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Original Issue

Sox In The Cinema Fans who can't get into Fenway have started to get theatrical

When Curt Schilling took the mound on June 22, Fenway Park was,
as it has been for Boston's last 103 home games, sold out. So 297
fans in West Springfield, Mass., did the next best thing to
watching the game in person: They packed into a movie theater to
watch it in high-definition on a 58-foot-by-25-foot screen and
cheer and boo with the Fenway fanatics. "The sausage isn't as
good as Fenway's, but the seats are more comfortable, the AC is a
definite plus, and the picture is so clear that you can almost
smell Pedro's Soul Glo [hair gel]," said Joe Dorazio, 28, an
insurance executive from West Springfield who came to the showing
with his girlfriend, Jessica. "For five bucks this is as close to
the real thing as you can get."

The Red Sox are the first team to regularly show games in movie
theaters, an idea that came to Shari Redstone, president of
National Amusements' cinema chain, last fall when she helped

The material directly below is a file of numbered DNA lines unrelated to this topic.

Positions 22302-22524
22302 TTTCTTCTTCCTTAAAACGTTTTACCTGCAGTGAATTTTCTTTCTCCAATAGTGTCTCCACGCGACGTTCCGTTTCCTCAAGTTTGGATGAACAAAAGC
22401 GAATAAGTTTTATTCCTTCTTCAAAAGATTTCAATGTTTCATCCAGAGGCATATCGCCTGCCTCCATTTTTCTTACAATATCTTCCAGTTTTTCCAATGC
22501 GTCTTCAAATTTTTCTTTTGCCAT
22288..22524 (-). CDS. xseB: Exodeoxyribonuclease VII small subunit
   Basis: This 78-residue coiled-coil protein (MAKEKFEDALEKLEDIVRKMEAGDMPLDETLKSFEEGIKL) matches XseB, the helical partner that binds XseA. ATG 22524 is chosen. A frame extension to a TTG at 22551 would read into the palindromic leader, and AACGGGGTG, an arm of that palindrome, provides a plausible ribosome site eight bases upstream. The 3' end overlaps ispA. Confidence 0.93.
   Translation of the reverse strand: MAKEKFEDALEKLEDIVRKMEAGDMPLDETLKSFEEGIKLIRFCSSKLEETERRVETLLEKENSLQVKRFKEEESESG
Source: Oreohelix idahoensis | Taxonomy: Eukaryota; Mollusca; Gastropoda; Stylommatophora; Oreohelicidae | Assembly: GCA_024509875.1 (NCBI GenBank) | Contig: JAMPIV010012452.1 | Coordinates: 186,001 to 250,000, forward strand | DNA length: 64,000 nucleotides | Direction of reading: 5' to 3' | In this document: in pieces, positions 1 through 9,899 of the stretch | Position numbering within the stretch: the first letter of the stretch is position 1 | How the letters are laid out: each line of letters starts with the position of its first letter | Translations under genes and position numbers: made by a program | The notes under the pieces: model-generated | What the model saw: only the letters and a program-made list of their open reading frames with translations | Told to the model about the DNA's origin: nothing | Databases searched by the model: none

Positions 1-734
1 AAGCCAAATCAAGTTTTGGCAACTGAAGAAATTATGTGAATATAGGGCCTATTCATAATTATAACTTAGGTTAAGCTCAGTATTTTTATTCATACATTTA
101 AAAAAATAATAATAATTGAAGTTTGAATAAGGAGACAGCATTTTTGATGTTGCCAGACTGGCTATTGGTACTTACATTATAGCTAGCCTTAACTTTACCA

organize a contest to win seats to a game in a theater in
Randolph, Mass. After receiving more than 25,000 requests for 400
seats, she got the Sox to allow her to pipe the team's broadcast
feed for seven midweek night games into four of her New England
theaters. "Coming to the theater gives fans a sense of
community," says Redstone. "It creates excitement that you
wouldn't get sitting on your couch."

The theater donates a portion of ticket revenue to charity, but
just as at Fenway, vendors roam the aisles selling hot dogs and,
at all but one location, beer. Theater fans struck up
chants--including the old standby "Yankees suck," even though the
Sox were playing (and beating) the Twins that night. And a group
of kids tried to start a wave, but ushers told them to stop
because they were jumping in front of the screen. Jim Shea, 48,
of Northampton, who brought his daughter Cacie, 14, said he's
just about given up on getting into Fenway. "I wait until they're
playing the Blue Jays and bring my family to Toronto," says Shea.
"It's a seven-hour drive; for only a 20-minute haul down here,
this is a nice alternative." If he wants to go to the next
broadcast, on July 6, he'd better get tickets soon. Judging from
the people sitting in the aisles around him and the fans turned
away at the door, the Red Sox, even in two dimensions, are a big

--Lisa Altobelli


COLOR PHOTO: STEVE LIPOFSKY (2) SCREEN MONSTER Watching the games with fellow fanatics increasesthe fun.